BILLIE IN BLOOM 🦋 | @billieeilish is our new cover star for V135, our spring/summer 2022 issue—photographed by @hedislimanetwit + interviewed by @LilNervous!
Discover the full cover story here + order your copy of the new print issue: https://t.co/raO6NmjRZM pic.twitter.com/OIts3LmgLc
— V Magazine (@vmagazine) March 2, 2022
Billie Eilish is the first to admit she has a strained relationship with her body and its public perception, but she also finds it bizarre that anyone even cares.
In an interview with The Guardian to promote her sophomore album, Happier Than Ever, the pop star confessed that social media can have a hugely negative impact on how she views herself. “I see people online, looking like I’ve never looked. And immediately I am like, ‘Oh my God, how do they look like that?,’” she said. “I know the ins and outs of this industry, and what people actually use in photos, and I actually know what looks real can be fake. Yet I still see it and go, ‘Oh God.’ That makes me feel really bad.” She added, “And I mean, I’m very confident in who I am, and I’m very happy with my life…I’m obviously not happy with my body, but who is?”
She went on to explain, “Since I was a kid, my dad and I have always talked about a certain type of person who’s so insecure, or hyperaware and self-conscious, that they never move in a weird way, or make a weird face, because they always want to look good. I’ve noticed that, and it makes me so sad. If you’re always standing a certain way, walking in a certain way, and always have your hair just so…It’s such a loss to always try to always look good. It’s such a loss of joy and freedom in your body.”
Eilish has attempted to deal with her body image by wearing baggier clothes that allow her to move comfortably on stage, but those outfits also come with their own set of difficulties when it comes to self-perception. She explains, “When I’m on stage, I have to disassociate from the ideas I have of my body. Especially because I wear clothes that are bigger and easier to move in without showing everything—they can be really unflattering. In pictures, they look like, I don’t even know what. I just completely separate the two.”
The Grammy winner added that while she is understandably preoccupied by her appearance, she finds it very strange that anyone else would care at all. “We only need bodies to eat and walk around and poop. We only need them to survive. It’s ridiculous that anybody even cares about bodies at all. Like, why? Why do we care? You know, when you really think about it?,” she said. “Why do we care about hair? Why does everybody hate body hair so much, but we literally have an enormous thing of hair on our heads, and that’s, like, cool and pretty. Like, what’s the difference? I mean, I love hair, and I do crazy things with my hair. I’m as guilty as everybody else. But it’s so weird. If you think about it hard, you go crazy.”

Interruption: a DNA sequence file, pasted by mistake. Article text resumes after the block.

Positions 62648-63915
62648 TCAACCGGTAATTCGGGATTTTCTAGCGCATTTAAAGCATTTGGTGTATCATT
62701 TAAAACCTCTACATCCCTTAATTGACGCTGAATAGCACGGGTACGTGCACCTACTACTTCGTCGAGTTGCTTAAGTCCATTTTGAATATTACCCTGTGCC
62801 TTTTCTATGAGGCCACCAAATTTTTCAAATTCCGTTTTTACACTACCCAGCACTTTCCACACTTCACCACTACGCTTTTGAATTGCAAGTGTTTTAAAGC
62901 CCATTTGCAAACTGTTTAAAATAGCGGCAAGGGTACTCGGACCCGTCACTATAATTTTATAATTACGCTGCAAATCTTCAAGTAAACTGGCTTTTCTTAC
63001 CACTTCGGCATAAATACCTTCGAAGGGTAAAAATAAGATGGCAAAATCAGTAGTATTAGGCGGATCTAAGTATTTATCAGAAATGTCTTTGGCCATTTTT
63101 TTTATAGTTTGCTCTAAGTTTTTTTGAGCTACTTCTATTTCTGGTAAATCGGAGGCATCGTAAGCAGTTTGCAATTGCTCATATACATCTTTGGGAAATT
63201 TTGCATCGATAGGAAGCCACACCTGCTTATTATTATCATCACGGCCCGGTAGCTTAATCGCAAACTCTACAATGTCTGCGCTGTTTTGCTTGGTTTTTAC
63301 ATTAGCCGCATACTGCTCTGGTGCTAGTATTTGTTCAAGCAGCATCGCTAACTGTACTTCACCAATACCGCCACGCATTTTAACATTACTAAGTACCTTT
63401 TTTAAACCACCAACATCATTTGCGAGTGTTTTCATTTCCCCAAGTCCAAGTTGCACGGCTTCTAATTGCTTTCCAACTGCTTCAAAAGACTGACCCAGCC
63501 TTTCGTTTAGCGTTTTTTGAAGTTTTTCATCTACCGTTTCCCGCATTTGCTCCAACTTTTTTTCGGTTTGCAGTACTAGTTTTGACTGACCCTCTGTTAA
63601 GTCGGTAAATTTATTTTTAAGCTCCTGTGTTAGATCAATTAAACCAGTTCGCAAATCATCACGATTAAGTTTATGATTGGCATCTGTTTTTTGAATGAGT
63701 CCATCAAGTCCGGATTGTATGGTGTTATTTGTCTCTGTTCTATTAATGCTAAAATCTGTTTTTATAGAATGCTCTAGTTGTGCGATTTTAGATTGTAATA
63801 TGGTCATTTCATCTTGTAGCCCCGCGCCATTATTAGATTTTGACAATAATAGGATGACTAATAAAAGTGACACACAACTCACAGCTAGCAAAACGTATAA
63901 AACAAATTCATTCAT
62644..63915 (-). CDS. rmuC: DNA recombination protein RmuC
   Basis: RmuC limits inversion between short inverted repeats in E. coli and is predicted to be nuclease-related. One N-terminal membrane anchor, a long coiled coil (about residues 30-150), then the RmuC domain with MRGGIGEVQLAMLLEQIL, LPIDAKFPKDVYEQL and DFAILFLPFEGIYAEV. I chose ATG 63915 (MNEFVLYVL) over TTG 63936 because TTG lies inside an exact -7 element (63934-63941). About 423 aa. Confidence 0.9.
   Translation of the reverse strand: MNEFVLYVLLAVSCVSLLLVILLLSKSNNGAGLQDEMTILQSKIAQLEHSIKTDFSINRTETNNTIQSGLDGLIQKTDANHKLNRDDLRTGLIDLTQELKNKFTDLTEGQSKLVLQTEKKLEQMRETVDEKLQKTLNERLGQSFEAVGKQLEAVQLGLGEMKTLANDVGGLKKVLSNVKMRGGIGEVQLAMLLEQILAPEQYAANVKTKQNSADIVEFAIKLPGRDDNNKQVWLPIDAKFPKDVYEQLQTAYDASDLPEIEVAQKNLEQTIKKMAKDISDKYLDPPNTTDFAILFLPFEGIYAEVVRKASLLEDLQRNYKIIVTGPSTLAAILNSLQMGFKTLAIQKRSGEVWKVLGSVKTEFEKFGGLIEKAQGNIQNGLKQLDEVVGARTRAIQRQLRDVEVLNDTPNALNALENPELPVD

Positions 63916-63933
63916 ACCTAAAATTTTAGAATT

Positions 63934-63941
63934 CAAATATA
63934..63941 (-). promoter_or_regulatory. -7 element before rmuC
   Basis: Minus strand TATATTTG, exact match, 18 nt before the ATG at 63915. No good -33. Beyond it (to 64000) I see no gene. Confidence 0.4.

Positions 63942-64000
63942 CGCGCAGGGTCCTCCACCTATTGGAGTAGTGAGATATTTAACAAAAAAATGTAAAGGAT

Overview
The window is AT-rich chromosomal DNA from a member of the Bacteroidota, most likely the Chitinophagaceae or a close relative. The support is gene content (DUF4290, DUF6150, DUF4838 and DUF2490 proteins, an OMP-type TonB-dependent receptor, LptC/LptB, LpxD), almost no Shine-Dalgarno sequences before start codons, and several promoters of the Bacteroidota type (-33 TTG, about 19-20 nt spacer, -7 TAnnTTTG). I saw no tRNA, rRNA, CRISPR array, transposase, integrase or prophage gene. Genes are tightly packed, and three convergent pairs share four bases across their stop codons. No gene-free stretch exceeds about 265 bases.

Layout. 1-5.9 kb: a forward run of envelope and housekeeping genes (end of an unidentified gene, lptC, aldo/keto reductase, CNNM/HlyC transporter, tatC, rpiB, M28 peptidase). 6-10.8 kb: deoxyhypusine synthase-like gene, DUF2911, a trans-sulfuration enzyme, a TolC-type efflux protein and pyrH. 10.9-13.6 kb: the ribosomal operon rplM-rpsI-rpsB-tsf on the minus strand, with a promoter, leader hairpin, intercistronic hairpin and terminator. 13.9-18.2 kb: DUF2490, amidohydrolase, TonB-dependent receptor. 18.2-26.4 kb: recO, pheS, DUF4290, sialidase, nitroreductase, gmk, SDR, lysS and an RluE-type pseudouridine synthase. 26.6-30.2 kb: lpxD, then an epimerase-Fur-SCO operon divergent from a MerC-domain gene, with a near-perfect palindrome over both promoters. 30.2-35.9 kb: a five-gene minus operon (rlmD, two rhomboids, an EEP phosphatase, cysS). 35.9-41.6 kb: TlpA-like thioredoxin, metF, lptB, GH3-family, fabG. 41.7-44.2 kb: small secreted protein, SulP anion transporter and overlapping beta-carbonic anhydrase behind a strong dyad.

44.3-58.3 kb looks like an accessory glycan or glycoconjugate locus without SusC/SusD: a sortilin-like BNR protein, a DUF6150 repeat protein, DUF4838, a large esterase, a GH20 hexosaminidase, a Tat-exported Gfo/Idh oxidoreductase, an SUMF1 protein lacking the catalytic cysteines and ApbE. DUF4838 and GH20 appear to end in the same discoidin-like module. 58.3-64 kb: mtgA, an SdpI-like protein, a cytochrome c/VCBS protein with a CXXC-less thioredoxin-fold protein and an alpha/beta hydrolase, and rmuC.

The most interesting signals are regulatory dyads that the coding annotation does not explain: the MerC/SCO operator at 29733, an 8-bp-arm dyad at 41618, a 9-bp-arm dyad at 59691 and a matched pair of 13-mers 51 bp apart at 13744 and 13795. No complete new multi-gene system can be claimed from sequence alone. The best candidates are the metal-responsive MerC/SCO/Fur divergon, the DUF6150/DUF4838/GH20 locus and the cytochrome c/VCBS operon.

Billie Eilish revealed in a new interview with British GQ that her body image issues stem from not feeling “desired” in past relationships.
“Here’s a bomb for you: I have never felt desired. My past boyfriends never made me feel desired. None of them,” Eilish said. “And it’s a big thing in my life that I feel I have never been physically desired by somebody.”
“So I dress the way I dress as I don’t like to think of you guys — I mean anyone, everyone — judging [my body], or the size of it,” she continued. “But that doesn’t mean that I won’t wake up one day and decide to wear a tank top, which I have done before.”
According to the 18-year-old singer, she doesn’t mind when rare images of her body go viral (“Suddenly my boobs are trending on Twitter. Which is fine — that shit looks good“), but does feel “trapped” at times by her androgynous clothing style.
“Sometimes I dress like a boy. Sometimes I dress like a swaggy girl. And sometimes I feel trapped by this persona that I have created, because sometimes I think people view me not as a woman,” Eilish said.
Eilish explained that a short film from her recent tour called “Not My Responsibility” — in which the singer removes layers of clothing while speaking about the public perception of her body — can be seen as a direct response to her battle with body image.
“That tour video was about all that. It is me saying: look, there is a body underneath these clothes and you don’t get to see it,” the “Bad Guy” singer said. “Isn’t that a shame?”
“But my body is mine and yours is yours,” she continued. “Our own bodies are kind of the only real things which are truly ours. I get to see it and get to show it when I want to.”
This isn’t the first time Eilish has opened up about her struggles with body image, and how being in the public eye affects her.
Earlier this year, Eilish revealed that she’d been troubled by her appearance as a child, since she started developing at an extremely young age.
“I just hated my body. I would have done anything to be in a different one,” Eilish said in an interview with Vogue.
“I really wanted to be a model, really bad, and I was chubby and short. I developed really early. I had boobs at 9. I got my period at 11. So my body was going faster than my brain.”
In 2019, Eilish opened up about her decision to wear androgynous clothing, explaining in a Calvin Klein ad, “That’s why I wear big, baggy clothes. Nobody can have an opinion, because they haven’t seen what’s underneath.”
And while the singer has mixed feelings about people who use her androgynous style as a way to shame their own daughters, she admitted previously that she wasn’t opposed to showing off her body as she grew older.
“I’m gonna be a woman. I wanna show my body,” Eilish told Elle in 2019. “What if I wanna make a video where I wanna look desirable?”
click here to see all pictures
Photographer: Nick Knight
Stylist: Daniela Paudice
Hair: Mara Roszak
Make-Up: Robert Rumsey
Model/Celebrity: Billie Eilish